What’s Slowing Down Your Mobile Web Site?

Your website could be a visually-stunning conversion machine, but its appearance and functionality won’t matter much if it takes too long to load. That’s because web users are increasingly impatient and their impatience is likely to continue to grow as tablet and mobile web usage skyrockets.

Here we have discussed some reasons of slowing down your mobile website:-
1.A website is a series of files of various sizes that a website visitor needs to download in their web browser, in order to render your website on their screen. How big the files are that is the size of files and how many files the number of files will directly affect loading speeds. So depending on the nature of one’s website, one can take advantage of different technologies and techniques to compress and prime one’s website files to be transmitted more efficiently.

2.Full Page Caching can have a major impact, as can optimizing images and other rich media to be more web friendly. Other tasks, like minifying CSS files and JavaScript files may offer more minor improvements, and may make it harder to continue to customize one’s website.

3. SQL Query: If your web application isn’t blazing fast, there’s a decent chance that the problem might be a SQL query. From less-than-efficient joins to selects that involve large numbers of rows and no indexes, there are plenty of ways to poorly implement an SQL query.

4. One’s website is hosted on a server, whether shared, dedicated, or otherwise. Like all computers, operating speeds will vary based upon hardware, hosting software, and other factors. Make sure that one’s host is aware of one;s speed goals, and engage them to help meet them. Depending on one’s particular needs, one’s host may be able to deploy speedier hardware, like Solid State Hard Drives, software like NGINX, and better caching systems like Varnish and Memcached. Having a properly optimized and configured database can be a crucial factor for modern websites that utilize software like Magento or WordPress. They can also recommend add-ons, like a Content Delivery Network (CDN), which will load copies of website files on primed servers around the globe to help distribute the processing load, and let website visitors load some files from a server that’s closer to them, cutting down on data transmission times.What’s most important is that one must select a host with the right capabilities, that specializes in using these kinds of technologies to one’s benefit, and assisting one through speed optimization on the server side

5. Serving up efficient HTML is just as important as serving up efficient CSS. Unfortunately, crappy CSS is easily found on many sites. From the use of insanely expensive descendant selectors to cutting-edge CSS3 selectors that are as performance-harming as they are useful, there are plenty of ways one’s CSS can be slowing one’s pages down.

6. Ad network code: Ad revenue may be a boon for your bottom line, but ad network code, most of which is JavaScript-based, can make one’s pages slower. Some networks have implemented asynchronous delivery methods, which keep their JavaScripts from resource blocking, but many publishers still don’t use these.

7. JavaScript-based functionality: JavaScript may be a necessary evil, particularly when it comes to ads and analytics. But plenty of sites employ JavaScript to provide functionality that is more efficiently provided server-side. One of the best examples: many sites use Disqus and Facebook for commenting, which is arguably the least efficient way of providing this basic functionality.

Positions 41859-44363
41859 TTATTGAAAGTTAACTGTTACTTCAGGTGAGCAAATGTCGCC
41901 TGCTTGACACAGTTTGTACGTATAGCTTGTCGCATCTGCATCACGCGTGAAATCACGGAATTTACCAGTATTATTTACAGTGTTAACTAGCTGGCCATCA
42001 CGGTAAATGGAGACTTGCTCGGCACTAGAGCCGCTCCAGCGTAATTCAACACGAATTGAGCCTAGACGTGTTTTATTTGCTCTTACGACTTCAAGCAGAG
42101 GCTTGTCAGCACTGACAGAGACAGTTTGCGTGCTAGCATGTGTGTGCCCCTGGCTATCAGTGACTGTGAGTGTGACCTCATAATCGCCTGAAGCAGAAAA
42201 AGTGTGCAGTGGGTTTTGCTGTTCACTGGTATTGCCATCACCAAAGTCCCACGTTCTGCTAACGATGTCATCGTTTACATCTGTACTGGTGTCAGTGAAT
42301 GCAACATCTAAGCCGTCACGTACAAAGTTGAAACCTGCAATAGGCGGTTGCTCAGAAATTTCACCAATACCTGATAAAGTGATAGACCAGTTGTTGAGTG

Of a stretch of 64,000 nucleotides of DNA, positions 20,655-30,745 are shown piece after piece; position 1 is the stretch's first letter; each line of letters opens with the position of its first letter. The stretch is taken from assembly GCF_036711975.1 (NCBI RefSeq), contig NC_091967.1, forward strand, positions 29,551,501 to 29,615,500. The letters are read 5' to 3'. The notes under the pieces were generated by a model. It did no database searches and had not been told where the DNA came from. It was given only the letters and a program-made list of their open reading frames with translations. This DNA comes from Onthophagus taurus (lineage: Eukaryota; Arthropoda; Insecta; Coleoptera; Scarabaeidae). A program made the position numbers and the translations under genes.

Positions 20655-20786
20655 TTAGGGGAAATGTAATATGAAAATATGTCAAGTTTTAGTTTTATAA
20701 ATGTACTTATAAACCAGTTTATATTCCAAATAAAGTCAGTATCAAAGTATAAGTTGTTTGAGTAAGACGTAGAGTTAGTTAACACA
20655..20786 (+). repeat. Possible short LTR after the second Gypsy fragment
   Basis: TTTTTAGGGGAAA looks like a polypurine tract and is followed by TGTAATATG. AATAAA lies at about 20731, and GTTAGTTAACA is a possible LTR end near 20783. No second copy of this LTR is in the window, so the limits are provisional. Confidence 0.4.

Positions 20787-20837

8. A website is the sum total of many elements. The more that needs to process and load when a visitor navigates to one’s website, the longer it’s going to take to load. Simplicity can help significantly. Whether one is using too many extensions/plugins, too many banners and images, or other elements in excess, the net result will be the same – slower loading times.

There are things that can be done to speed up a site that, depending on one’s potential for return on investment (ROI), may be cost prohibitive. It’s just a matter of investment. Think of it like squeezing more horsepower out of a car. We’d all love to have the performance of a race car, but we’re not all open to having our own pit crew on our payrolls. It’s important to make decisions on what we’re willing to invest into speed optimization, and then decide how one want to focus those resources. Always re-evaluate the loading speed optimization as one’s website changes, and their occur changes in technologies. Upon reviewing, one may find that it’s time for a tune up. Most cases, until one’s website has been designed and developed, and all of the working pieces are in place, it’s not possible to fully optimize for loading speeds by compressing and minifying various files.

9. Some more factors in slowing down one’s site.

* Old versions of server-side software
* Poorly-written server side code
* The wrong web server
* Public networks for private data transfer
* Inefficient server-side caching
* Forgetting to Gzip it up
* Header fail
* Shared web hosts

10. Testing the speed of website: There are great tools to test one’s page speed that will report on factors that have room for improvement, such as those from Google PageSpeed Insights, GTMetrix, Monitis, and Pingdom, but remember that some items that these tests report are slowing down are having minimal results, and others have bigger impacts.

Thank-you hope these points will help you know where your website is lacking to give you optimized speed.

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